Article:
MARIA SHARAPOVA: I mean, I've played a lot of matches where I've had to go to sleep that early in the morning and I've had to do the same amount of treatment, and the next day I'm fine. It's just the way things played out here.
You know, obviously if I did have a longer time, if I did play my match in the afternoon and finish earlier, or maybe even finished my match quicker, I wouldn't have to deal with the same issues and deal with a longer treatment period and deal with less sleep.
Yeah, all those things can combine and create a big deal, but it's not -- I've been in these situations many times in my career. In the Championships we always have late matches and, you know, late matches at the US Open as well. I've had the experience of it.
This one turned out a little bit differently.

Q. Were you tempted to go on court and give it a go and then quit and say, I can't go on? Do you feel you might have owed that to the fans out here?
MARIA SHARAPOVA: Owed them to go out on the court and play a game?

Q. Well, to see how to you went?
MARIA SHARAPOVA: Well, when I stepped on my left foot today I knew there was no chance I was going to be able to go on court.

Q. Do you think the night matches here start too late? Is there any other tournament where they start at 8:45?
MARIA SHARAPOVA: I think some matches in Madrid last year started pretty late. I think it's as bad -- as about as late as you're going to get. But, you know, I think if you're from this part of the world you eat late and do things late. That's just the way it is.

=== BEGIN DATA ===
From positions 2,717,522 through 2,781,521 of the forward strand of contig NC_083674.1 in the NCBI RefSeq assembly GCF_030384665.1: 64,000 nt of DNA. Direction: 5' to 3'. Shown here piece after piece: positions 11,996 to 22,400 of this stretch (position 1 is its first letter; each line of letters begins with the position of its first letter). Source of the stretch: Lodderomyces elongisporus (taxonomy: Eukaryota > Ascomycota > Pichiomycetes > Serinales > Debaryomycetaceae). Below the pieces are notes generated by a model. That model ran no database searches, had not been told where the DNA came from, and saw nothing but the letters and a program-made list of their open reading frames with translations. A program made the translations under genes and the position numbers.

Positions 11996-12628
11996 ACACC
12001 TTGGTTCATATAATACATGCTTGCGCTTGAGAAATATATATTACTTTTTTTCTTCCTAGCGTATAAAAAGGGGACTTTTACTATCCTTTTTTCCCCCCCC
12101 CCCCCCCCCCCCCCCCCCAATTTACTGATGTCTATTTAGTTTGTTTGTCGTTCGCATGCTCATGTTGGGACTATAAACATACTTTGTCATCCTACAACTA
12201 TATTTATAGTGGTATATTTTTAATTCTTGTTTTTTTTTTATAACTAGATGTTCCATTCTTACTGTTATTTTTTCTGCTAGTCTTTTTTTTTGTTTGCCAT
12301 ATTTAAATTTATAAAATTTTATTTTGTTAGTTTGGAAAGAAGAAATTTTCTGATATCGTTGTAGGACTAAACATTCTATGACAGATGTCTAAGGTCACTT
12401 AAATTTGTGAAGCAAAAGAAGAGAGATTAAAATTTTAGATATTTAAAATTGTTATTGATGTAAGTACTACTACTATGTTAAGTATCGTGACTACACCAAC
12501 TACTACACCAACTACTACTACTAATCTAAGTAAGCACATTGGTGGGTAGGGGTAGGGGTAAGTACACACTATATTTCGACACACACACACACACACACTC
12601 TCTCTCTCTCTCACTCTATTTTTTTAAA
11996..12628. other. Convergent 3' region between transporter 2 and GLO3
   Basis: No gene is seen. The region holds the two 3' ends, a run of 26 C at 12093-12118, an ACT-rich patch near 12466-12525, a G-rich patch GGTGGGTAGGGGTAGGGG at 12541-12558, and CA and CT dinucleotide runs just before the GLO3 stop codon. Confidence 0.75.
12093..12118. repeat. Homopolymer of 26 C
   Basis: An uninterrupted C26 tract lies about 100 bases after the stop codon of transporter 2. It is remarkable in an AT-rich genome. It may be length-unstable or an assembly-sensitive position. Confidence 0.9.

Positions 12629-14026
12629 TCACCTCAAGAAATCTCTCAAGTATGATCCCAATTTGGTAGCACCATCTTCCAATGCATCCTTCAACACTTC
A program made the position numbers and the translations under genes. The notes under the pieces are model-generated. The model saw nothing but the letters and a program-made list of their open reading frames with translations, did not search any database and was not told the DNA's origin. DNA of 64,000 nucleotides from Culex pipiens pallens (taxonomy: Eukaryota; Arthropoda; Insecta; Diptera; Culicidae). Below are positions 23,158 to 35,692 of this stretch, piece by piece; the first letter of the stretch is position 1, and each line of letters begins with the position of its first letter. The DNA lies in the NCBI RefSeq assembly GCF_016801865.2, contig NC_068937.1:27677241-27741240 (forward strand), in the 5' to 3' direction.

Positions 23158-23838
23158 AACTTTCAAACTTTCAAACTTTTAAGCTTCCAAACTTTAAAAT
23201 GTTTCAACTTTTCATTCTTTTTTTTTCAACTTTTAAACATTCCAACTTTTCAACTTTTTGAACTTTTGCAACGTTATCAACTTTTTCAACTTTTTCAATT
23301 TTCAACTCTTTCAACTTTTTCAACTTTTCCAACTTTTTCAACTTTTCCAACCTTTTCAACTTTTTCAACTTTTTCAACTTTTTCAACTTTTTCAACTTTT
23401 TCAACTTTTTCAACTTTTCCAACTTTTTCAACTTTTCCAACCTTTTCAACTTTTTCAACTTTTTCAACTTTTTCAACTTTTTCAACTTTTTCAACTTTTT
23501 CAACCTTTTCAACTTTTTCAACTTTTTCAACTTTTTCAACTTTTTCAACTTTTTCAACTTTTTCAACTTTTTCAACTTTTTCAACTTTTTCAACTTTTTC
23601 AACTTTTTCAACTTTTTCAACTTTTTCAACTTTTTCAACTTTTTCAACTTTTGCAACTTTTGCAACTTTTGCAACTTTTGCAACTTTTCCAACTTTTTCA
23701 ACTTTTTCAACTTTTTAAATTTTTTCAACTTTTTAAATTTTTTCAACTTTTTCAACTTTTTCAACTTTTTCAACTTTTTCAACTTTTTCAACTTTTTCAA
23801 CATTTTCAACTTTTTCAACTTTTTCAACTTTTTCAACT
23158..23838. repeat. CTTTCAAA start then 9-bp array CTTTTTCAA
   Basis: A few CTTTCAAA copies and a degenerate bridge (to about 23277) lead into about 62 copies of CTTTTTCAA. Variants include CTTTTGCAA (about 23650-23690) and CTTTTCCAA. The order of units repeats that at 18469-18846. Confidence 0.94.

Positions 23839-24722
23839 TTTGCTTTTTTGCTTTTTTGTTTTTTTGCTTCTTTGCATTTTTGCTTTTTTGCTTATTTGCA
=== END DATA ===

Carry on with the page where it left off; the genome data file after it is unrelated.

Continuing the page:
You sign up for the tournament and you got to go with what it comes with.

Q. Maybe players are not much concerned about this, but do you think the promoter should be helped, to get some kind of reimbursement when something like that happens like it happened in Rome? Or even if it's not your problem but it's WTA and the organization of tennis in general, do you think they should get something back, or no?
MARIA SHARAPOVA: I'm an athlete, and my job is to remain an athlete. There are a lot of other people in the community and in the sport and the sports world to deal with that stuff. Yeah.

Q. So you went to bed at 3:24. You didn't tell us at what time you woke up?
MARIA SHARAPOVA: I didn't sleep much. I don't know, I didn't look at the watch when I woke up. I wasn't thinking about you when I woke up. I'm sorry.
I don't know. Some time early in the morning.

Q. (From Italian) If you had had this same injury during Roland Garros, would you have retired there as well?
MARIA SHARAPOVA: Well, last year I played -- I basically played without a shoulder and I got to the semifinals. So, I mean, in a Grand Slam stage you're going to do whatever it takes. If it's taking a few extra painkillers or, I don't know what other options there are, then definitely.
But a week before the Slam to kind of take your body to that phase, it's quite difficult.

Q. The Williams sisters are staying in Rome even if they lost. I'd like to know what is your plan for the next days. Are you going to go here or go somewhere else, an event, anywhere to practice?
MARIA SHARAPOVA: No. I'm going to Paris in a couple of hours. I'm going to get some treatment over there and try to be ready as soon as possible.
You know, obviously rest is the most important thing right now, and treatment. Just it's a day-by-day thing. I hope in two days I'll be able to be on court and be normal.